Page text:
The Roots of Food Addiction

October 7, 2009 by  
Filed under health, weight loss

I am Linda D. and I am a food addict. When and where did this addiction come from? Aren’t we all food addicts to some degree or another? Everyone has to eat, right? These are some of the questions I’ve pondered during my meditation, during conversations, and on hundreds of other random occasions during the course of my working the FA- Food Addicts in Recovery Anonymous program over the past 15-months.

Realizing that I was, in fact, an addict was the first step in my recovery. To these following questions, published in FA approved literature, I answered YES, YES, YES, YES…!

•    Have you ever wanted to stop eating and couldn’t? “Yah!”
•    Do you find yourself attempting one diet or food plan after another, with no lasting successes? “Totally!”
•    Do you eat differently in private than you do in front of other people? “U-ha.”
•    Has a doctor or family member ever approached you with concern about your eating habits or weight? “Yup.”
•    Do you eat large quantities of food at a time? “Sure.”
•    Is your weight problem due to “nibbling” all day long? “Partly.”
•    Do you eat to escape from your feelings? “Sometimes.”
•    Do you eat when you’re not hungry? “Often.”
•    Do you eat in secret? “I have.”
•    Do you frequently feel guilty or ashamed about what you’ve eaten? “Sadly.”
•    Are you waiting for your life to begin “when” you lose the weight? “Yes.”
•    Do you feel hopeless about your relationship with food? “I surrender!”

When I finally surrendered and said, “Enough is enough!,” that’s when my weight loss started. For me, and I think for countless other people, my addiction was in my head. I’m hard wired for flour and sweets. My problem default was to run to food when I was happy, sad, lonely, excited, celebratory, nervous, and God forbid, hungry. When did this chaos start? Well, let’s put it this way…as a child I named my first dog “Ralph” (named after the supermarket in my neighborhood.), my tortoise’s name is “Steak” (Yes,  “is” Steak because I still have him. He’s over 45-years old.), my baby doll’s name was “Sugar,” and I even named my cat after a popular cat food brand, “Frisky” (Wow! I just remembered that I used to sit and eat his cat food with him too. Ooooa!) I named things I loved after things I loved…food! My food addiction started a long time ago. Sugar and flour are drugs. They altered my chemistry. I felt different after eating them but I always wanted more.   How did I get it more? Being 7 years-old, what did I have to offer?   Boobies! The neighbor boys had candy cigarettes and I had boobies. It was the perfect barter. I carried that shame around for years. Food addiction started a long time ago for me.

Even with over 50 pounds of weight loss, I am still a food addict. With help, I have it in check one day at a time. There is no longer shame around my food or the way I look. The meals I make are made with ingredients that God intended me to eat—fruits, vegetables, meat, dairy and grains. Today, I cook better and more exciting meals than I did when I was heavy. Dinner used to be a bag of tortilla chips and salsa. Thank God those days are over.

If you think that you may be a food addict, there is a solution. Please visit to find a local chapter close to you and attend a few meetings.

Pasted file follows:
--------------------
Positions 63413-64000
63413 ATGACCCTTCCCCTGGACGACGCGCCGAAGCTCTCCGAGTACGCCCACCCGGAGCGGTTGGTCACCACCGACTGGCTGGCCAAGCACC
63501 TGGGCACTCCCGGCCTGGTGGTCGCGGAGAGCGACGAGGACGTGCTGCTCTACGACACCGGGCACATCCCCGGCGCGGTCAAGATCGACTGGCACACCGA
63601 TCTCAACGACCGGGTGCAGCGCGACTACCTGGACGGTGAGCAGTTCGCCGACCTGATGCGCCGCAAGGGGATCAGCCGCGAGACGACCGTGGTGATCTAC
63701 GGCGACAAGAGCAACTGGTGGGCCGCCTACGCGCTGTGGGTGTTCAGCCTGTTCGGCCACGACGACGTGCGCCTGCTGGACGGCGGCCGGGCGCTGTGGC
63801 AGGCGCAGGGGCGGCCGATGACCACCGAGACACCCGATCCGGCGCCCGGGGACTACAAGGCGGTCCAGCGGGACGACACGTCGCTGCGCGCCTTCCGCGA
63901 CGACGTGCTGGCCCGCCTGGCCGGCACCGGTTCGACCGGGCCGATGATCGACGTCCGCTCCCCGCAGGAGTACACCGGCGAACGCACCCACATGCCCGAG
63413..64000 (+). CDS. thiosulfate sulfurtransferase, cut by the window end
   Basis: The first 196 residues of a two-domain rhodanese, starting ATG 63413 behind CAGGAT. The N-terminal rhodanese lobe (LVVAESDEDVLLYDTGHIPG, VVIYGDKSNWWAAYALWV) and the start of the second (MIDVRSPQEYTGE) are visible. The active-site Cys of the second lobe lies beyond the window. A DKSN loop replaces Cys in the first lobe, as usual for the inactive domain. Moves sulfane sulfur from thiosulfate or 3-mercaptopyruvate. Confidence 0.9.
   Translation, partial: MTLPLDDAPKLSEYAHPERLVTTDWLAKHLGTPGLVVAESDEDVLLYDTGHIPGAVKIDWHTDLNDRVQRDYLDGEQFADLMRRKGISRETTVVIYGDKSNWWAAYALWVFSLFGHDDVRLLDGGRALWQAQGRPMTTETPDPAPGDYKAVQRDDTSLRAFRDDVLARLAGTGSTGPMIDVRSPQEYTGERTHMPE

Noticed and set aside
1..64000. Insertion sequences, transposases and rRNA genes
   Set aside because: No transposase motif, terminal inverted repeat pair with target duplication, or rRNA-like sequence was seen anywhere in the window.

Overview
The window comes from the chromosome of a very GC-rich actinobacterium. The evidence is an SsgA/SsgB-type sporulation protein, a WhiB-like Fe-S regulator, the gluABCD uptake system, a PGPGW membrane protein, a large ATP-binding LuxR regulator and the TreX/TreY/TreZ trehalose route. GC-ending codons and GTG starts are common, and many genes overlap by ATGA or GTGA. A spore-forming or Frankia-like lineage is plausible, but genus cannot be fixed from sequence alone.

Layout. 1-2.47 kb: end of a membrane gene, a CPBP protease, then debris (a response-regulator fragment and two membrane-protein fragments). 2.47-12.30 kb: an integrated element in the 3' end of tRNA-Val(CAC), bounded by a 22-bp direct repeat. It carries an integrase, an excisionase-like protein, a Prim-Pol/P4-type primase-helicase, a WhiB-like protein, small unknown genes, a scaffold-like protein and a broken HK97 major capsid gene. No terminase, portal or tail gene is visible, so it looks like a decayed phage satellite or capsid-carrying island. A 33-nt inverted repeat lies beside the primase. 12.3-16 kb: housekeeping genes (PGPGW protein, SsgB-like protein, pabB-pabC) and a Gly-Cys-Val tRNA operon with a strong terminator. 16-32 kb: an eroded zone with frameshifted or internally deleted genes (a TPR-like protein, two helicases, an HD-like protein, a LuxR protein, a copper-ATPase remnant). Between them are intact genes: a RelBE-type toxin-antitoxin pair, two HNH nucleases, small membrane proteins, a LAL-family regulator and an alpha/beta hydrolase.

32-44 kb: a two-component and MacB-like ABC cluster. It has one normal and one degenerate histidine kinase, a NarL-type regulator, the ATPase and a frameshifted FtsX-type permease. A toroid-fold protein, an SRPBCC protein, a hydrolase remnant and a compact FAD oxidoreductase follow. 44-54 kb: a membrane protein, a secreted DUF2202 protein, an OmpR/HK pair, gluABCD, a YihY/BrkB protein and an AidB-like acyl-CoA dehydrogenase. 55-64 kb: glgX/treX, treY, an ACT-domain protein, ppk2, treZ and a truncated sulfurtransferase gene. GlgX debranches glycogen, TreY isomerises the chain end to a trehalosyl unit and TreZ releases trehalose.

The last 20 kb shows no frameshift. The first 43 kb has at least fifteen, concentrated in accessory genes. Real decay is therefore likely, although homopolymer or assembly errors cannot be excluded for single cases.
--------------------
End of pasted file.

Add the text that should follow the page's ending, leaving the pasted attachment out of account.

A Metaphor for Permanent Weight Loss

August 26, 2009 by  
Filed under health, weight loss

I’m Linda and I’m a food addict. Saying this statement to others and myself is a gentle reminder of who I am, where I’ve been, and what I could easily revert back to if not mindful. My food program is something I work on daily. Thank you fellows, family, and friends for all you have done to support me on my daily journey with food addiction. I did not and do not do this alone! Doing it alone NEVER worked before, so thank you!

While backpacking in the high country of Yosemite with a friend, the topic of my dramatic weight loss came up and an interesting metaphor for life materialized. As I stated before, I did not achieve my weight loss alone. Standing in the forest, below a vast expanse of hearty Douglas Firs, I realized the tremendous power in numbers. A mature forest stands strong as a whole. Seedlings are protected. When I started FA, I was a seedling, so vulnerable. My fellows and a veteran sponsor, with 5-years of abstinence, showed me the way and helped me weather many a storm. In recovery, I began to grow strong emotionally, spiritual cornerstones were put in place, and my healthy, new body started to appear. I was a maturing tree reaching rapidly towards the life giving sunshine. However, even in nature, not everything is perfect. Early on those storms happened almost daily, usually manifesting in the form of some floury and sugary product seen on TV, in a store, at the gas station, at work, and even in my dreams. I realized the power it had over me. Experienced fellows shared that these “cravings” weren’t hunger, rather “feelings” that churned away in my stomach and mind. My natural default was to reach for food, which worked but left me numb, fat, and unhappy. Getting support was the only way to get to the next day. Some days, it was difficult to see beyond that. But with help, especially from my sponsor and fellows, the storms passed without me picking up a floury or sugary item. What I now eat are vegetables, fruits, meats and grains in a kaleidoscope of amazing colors, of which I love! Thank God!